Synopses & Reviews
Excessively European, refreshingly European, not as European as it looks, struggling to overcome a delusion that it is European. Argentinaandmdash;in all its complexityandmdash;has often been obscured by variations of the andquot;like Europe and not like the rest of Latin Americaandquot; clichandeacute;. The Argentina Reader
deliberately breaks from that viewpoint. This essential introduction to Argentinaandrsquo;s history, culture, and society provides a richer, more comprehensive look at one of the most paradoxical of Latin American nations: a nation that used to be among the richest in the world, with the largest middle class in Latin America, yet one that entered the twenty-first century with its economy in shambles and its citizenry seething with frustration.
This diverse collection brings together songs, articles, comic strips, scholarly essays, poems, and short stories. Most pieces are by Argentines. More than forty of the texts have never before appeared in English. The Argentina Reader contains photographs from Argentinaandrsquo;s National Archives and images of artwork by some of the countryandrsquo;s most talented painters and sculptors. Many selections deal with the history of indigenous Argentines, workers, women, blacks, and other groups often ignored in descriptions of the country. At the same time, the book includes excerpts by or about such major political figures as Josandeacute; de San Martandiacute;n and Juan Perandoacute;n. Pieces from literary and social figures virtually unknown in the United States appear alongside those by more well-known writers such as Jorge Luis Borges, Ricardo Piglia, and Julio Cortandaacute;zar.
The Argentina Reader covers the Spanish colonial regime; the years of nation building following Argentinaandrsquo;s independence from Spain in 1810; and the sweeping progress of economic growth and cultural change that made Argentina, by the turn of the twentieth century, the most modern country in Latin America. The bulk of the collection focuses on the twentieth century: on the popular movements that enabled Peronism and the revolutionary dreams of the 1960s and 1970s; on the dictatorship from 1976 to 1983 and the accompanying culture of terror and resistance; and, finally, on the contradictory and disconcerting tendencies unleashed by the principles of neoliberalism and the new global economy. The book also includes a list of suggestions for further reading.
The Argentina Reader is an invaluable resource for those interested in learning about Argentine history and culture, whether in the classroom or in preparation for travel in Argentina.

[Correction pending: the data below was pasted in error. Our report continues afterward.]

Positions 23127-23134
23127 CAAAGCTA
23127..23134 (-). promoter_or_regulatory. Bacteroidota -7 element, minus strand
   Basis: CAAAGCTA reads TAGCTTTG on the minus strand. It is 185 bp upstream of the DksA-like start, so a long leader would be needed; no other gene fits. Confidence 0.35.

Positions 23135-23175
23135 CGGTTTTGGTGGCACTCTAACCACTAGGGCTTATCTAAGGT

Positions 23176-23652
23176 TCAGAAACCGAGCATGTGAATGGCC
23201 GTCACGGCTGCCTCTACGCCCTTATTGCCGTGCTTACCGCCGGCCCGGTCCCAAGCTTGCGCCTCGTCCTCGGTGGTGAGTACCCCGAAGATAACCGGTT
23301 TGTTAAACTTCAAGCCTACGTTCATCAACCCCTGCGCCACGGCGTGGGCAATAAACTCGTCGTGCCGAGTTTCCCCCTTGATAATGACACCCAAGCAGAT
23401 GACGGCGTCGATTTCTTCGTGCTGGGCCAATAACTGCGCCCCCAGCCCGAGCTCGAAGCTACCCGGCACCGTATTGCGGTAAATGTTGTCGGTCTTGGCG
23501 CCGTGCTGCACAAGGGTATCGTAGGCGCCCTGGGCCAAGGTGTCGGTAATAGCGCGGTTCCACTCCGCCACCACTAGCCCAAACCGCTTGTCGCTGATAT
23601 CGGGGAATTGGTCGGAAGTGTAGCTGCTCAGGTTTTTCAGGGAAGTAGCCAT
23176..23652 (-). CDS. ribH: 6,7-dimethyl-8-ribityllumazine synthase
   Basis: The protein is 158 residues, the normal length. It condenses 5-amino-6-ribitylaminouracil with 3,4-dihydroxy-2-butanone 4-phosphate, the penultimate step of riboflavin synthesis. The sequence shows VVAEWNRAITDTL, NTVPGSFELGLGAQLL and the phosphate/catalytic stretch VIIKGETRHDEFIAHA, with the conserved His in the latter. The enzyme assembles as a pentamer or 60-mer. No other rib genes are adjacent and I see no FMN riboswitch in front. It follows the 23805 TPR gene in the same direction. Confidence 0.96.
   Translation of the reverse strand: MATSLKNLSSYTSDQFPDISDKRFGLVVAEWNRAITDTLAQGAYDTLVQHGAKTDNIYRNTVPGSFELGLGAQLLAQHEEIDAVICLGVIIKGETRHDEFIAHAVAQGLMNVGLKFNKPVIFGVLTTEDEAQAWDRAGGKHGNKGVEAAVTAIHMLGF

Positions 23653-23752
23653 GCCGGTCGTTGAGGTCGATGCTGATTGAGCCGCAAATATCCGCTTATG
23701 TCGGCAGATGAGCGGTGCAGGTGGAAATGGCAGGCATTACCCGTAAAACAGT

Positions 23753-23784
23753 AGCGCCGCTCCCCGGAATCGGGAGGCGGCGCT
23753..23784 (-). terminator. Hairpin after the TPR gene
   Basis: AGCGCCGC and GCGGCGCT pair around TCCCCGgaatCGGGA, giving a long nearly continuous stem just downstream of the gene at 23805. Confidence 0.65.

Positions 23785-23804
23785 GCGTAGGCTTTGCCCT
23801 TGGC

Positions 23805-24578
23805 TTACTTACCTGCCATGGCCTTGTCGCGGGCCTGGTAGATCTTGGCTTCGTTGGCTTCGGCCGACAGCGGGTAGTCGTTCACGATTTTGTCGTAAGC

andldquo;[It is] impossible to find a better introduction to the labyrinth, enigma, and delight that is Argentina, from the first sightings to the latest curses. Splendid and indispensable!andrdquo;andmdash;Ariel Dorfman
andldquo;[T]he best introduction for English readers to [Argentinaandrsquo;s] history, culture, and society. . . . [T]his collection subtly conveys the admirable and loathsome qualities of a complicated and in many ways unfathomable society.andrdquo;
andldquo;[A] timely addition to Dukeandrsquo;s Latin America Readers series. . . .[P]rovide[s] a comprehensive view of this complex nation of some 37 million people. Recommended. . . .andrdquo;
andquot;This impressive collection of articles and documents introduces the reader to the enigma that is Argentina. . . . A richer and more eclectic overview of the country and its people would be hard to find.andquot;and#160;
andquot;[A] timely and stellar collection. . . . This highly rewarding contribution will be useful for students and Argentina experts alike.andquot;
andquot;Conveying the complex enigmatic contradiction that is Argentina in the pages of a book is accomplished in this installment of Dukeandrsquo;s 'Latin America Readers' series. . . . the editors provide ample context for any reader to appreciate Argentinaandrsquo;s rich culture and history. . . . From sports and arts to history and politics this is a welcome and timely addition to our understanding of Argentina.andquot;
andquot;The Argentina Reader is the third title-following The Peru Reader and The Brazil Reader-in the excellent series sponsored by the Consortium in Latin American Studies at the University of North Carolina and Duke University. . . . [A] very well crafted, well illustrated and consistently interesting volume. . . . [T]he volume reads effortlessly well, which speaks . . . of the skill of the translators, especially the main translator, Patricia Owen Steiner.andquot;
andquot;Wide-ranging. . . . [A]n excellent starting point for further reading. . . . [H]ighly recommended.andquot;
An interdisciplinary anthology that includes many primary materials never before published in English.
About the Author
Gabriela Nouzeilles is Assistant Professor of Romance Studies at Duke University.
Graciela Montaldo is Professor of Languages and Literatures at the Universidad Simandoacute;n Bolandiacute;var.